I know that most of the time I must be content to show my love through diligent service, like Martha. I just hope that when the opportunity comes along, I will choose "the better part" as Mary did. It's comforting to know that Jesus will understand and support me if I do something crazy out of love and joy. I feel afraid to fully be myself most of the time because I don't want to defy the rules, but I know that sometimes the rules are meant to be broken. When the right time comes, I will probably end up doing something that seems crazy, just like Mary did, and I hope I feel the same incredible love and joy that she must have felt when she was pouring all that expensive perfume on the feet of her beloved Lord.

Thursday, March 18, 2010

Rescue Me

Sometimes I get tired of trying to work out my problems, and I wish that a knight on a big white horse would come riding up to rescue me. I don't need a real knight, of course, but I do want someone to make my problems disappear. Here in the real world, though, I find that all-out rescues are in short supply. There isn't some valiant hero waiting to save me from whatever mess I'm in, and no one is going to carry me out of the depths of my own hurt or exhaustion. There aren't very many white knights in my life's story, but there is God.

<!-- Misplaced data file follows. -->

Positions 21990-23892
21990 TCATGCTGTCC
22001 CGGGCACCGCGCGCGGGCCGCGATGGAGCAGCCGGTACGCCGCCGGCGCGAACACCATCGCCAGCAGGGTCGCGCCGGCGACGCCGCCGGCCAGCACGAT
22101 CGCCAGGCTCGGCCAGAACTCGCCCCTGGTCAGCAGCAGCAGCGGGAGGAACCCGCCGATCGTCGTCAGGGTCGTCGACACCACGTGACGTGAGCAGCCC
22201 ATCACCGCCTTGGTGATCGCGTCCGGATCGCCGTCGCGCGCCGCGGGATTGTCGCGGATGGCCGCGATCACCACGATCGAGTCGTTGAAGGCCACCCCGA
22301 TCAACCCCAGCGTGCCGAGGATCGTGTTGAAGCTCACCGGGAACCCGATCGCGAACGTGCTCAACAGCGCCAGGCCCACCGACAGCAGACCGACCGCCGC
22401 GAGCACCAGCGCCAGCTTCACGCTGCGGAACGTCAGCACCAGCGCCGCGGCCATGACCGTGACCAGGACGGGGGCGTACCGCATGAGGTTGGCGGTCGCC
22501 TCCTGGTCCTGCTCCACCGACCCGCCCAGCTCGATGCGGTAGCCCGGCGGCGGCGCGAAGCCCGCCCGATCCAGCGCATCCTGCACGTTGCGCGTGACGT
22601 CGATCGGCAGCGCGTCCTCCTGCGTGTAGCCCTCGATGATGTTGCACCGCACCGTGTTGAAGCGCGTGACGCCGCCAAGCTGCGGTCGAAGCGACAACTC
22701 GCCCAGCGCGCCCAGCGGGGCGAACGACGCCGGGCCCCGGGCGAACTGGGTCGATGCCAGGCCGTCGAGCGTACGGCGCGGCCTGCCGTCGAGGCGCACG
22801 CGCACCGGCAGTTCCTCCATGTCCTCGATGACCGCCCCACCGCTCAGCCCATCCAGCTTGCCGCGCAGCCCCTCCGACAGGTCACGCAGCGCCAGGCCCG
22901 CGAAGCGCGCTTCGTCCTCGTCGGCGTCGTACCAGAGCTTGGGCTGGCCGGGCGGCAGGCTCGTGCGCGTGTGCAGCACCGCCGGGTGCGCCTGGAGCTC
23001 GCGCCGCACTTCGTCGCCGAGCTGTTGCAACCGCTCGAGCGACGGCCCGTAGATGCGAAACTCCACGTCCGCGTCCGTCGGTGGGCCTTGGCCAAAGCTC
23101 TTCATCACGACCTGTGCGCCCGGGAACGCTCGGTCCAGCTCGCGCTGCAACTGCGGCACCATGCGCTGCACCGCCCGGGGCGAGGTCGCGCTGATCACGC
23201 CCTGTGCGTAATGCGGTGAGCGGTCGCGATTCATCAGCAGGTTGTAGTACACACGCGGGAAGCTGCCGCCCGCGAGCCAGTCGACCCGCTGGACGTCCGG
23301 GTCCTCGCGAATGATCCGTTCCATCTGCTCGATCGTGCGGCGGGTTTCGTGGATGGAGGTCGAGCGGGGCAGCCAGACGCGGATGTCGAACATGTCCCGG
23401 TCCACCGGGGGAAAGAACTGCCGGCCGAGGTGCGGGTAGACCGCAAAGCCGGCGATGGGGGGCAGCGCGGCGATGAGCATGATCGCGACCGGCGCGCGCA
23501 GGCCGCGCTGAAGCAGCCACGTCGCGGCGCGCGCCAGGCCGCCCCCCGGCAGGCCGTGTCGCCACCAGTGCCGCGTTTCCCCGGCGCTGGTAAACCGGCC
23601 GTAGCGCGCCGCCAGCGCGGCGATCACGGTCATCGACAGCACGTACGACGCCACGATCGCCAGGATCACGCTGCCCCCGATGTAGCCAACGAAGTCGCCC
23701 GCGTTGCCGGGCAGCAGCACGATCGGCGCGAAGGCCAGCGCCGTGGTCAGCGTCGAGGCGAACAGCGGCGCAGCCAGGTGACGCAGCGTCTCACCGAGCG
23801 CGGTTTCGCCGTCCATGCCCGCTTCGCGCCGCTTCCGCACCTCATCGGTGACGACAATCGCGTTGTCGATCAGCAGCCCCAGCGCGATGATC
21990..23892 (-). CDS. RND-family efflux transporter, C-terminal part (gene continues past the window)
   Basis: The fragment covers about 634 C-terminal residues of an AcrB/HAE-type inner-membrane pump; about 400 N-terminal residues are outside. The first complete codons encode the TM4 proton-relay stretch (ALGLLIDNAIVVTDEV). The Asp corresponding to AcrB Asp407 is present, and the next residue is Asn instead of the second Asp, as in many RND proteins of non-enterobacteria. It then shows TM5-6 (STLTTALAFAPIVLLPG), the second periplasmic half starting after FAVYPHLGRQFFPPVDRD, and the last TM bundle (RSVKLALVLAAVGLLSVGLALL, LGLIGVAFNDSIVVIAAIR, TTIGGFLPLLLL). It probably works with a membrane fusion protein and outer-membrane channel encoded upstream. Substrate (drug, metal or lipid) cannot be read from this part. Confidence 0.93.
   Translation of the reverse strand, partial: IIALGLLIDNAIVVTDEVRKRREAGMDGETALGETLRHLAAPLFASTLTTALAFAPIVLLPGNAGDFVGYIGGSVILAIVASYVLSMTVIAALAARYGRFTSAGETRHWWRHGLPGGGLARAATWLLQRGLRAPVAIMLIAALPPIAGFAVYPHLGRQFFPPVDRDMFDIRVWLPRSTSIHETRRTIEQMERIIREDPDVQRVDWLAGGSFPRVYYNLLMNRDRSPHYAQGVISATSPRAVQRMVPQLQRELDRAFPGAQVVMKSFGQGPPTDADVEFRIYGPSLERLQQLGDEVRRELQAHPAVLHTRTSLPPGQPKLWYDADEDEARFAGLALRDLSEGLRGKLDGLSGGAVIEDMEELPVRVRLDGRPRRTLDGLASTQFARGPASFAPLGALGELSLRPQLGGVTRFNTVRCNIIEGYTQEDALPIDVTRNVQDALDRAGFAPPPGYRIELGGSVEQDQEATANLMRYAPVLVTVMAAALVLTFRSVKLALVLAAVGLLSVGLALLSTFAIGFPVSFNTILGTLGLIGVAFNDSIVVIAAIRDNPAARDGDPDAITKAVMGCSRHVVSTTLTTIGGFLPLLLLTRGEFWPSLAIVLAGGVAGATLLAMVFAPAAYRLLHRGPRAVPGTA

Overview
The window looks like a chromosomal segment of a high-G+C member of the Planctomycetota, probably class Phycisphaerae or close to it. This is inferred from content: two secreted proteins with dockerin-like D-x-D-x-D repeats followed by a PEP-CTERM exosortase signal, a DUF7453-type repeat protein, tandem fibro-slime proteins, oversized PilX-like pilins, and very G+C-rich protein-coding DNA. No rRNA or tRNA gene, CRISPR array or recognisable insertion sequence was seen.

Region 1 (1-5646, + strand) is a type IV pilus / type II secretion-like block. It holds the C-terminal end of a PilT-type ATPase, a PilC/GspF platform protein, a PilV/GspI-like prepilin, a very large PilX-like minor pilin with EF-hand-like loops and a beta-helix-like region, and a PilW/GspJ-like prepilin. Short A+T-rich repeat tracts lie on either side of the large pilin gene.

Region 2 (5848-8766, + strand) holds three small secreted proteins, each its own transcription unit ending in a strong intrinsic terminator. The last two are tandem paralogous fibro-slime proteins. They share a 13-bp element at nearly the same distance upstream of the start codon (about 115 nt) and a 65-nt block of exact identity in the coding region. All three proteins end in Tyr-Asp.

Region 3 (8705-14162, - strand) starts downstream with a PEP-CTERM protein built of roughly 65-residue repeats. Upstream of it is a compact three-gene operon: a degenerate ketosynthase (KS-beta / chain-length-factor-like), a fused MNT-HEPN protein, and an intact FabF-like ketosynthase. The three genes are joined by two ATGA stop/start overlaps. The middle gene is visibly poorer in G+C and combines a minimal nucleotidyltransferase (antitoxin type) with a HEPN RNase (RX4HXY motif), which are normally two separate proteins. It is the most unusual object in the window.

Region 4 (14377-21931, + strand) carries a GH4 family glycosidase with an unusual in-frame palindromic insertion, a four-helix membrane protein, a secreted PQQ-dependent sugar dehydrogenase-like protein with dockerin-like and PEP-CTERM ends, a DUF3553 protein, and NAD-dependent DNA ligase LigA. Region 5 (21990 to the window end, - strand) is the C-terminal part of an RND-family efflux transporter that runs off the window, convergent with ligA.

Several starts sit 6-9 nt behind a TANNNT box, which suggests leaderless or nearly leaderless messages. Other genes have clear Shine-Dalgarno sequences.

The problem with God is that His rescue missions don't always make sense to me. Sometimes I can't even tell what He's doing (or if He's doing anything to help me at all). Is God going to rescue me or not? Sometimes God's help is so subtle that I don't even recognize it when it comes. Sometimes God's rescue plan involves a variety of nondescript elements that blend together to become a perfect solution for my problem. Sometimes God sends outside help, and sometimes God works inside me to give me the power to overcome. Occasionally God even lets me be struck down by my adversary, but when that happens, He's always there to help me rise up again afterward. The rescue doesn't always come in the time or manner I'd most prefer, but eventually it does come. God never leaves me alone in times of trouble.

I've discovered that there are some strategies God uses fairly frequently to rescue me when I get into trouble. They don't always seem that significant on their own, but I've learned to recognize them as blessings from God.
  • Prophets. Sometimes I just need some good advice. I think that God sometimes sends people across my path who can say exactly what I need to hear at the moment when I need to hear it. These people help me find my way when I'm lost and confused and provide solutions to puzzling problems. The prophets may not solve my problems for me, but they help me find the way to do it myself.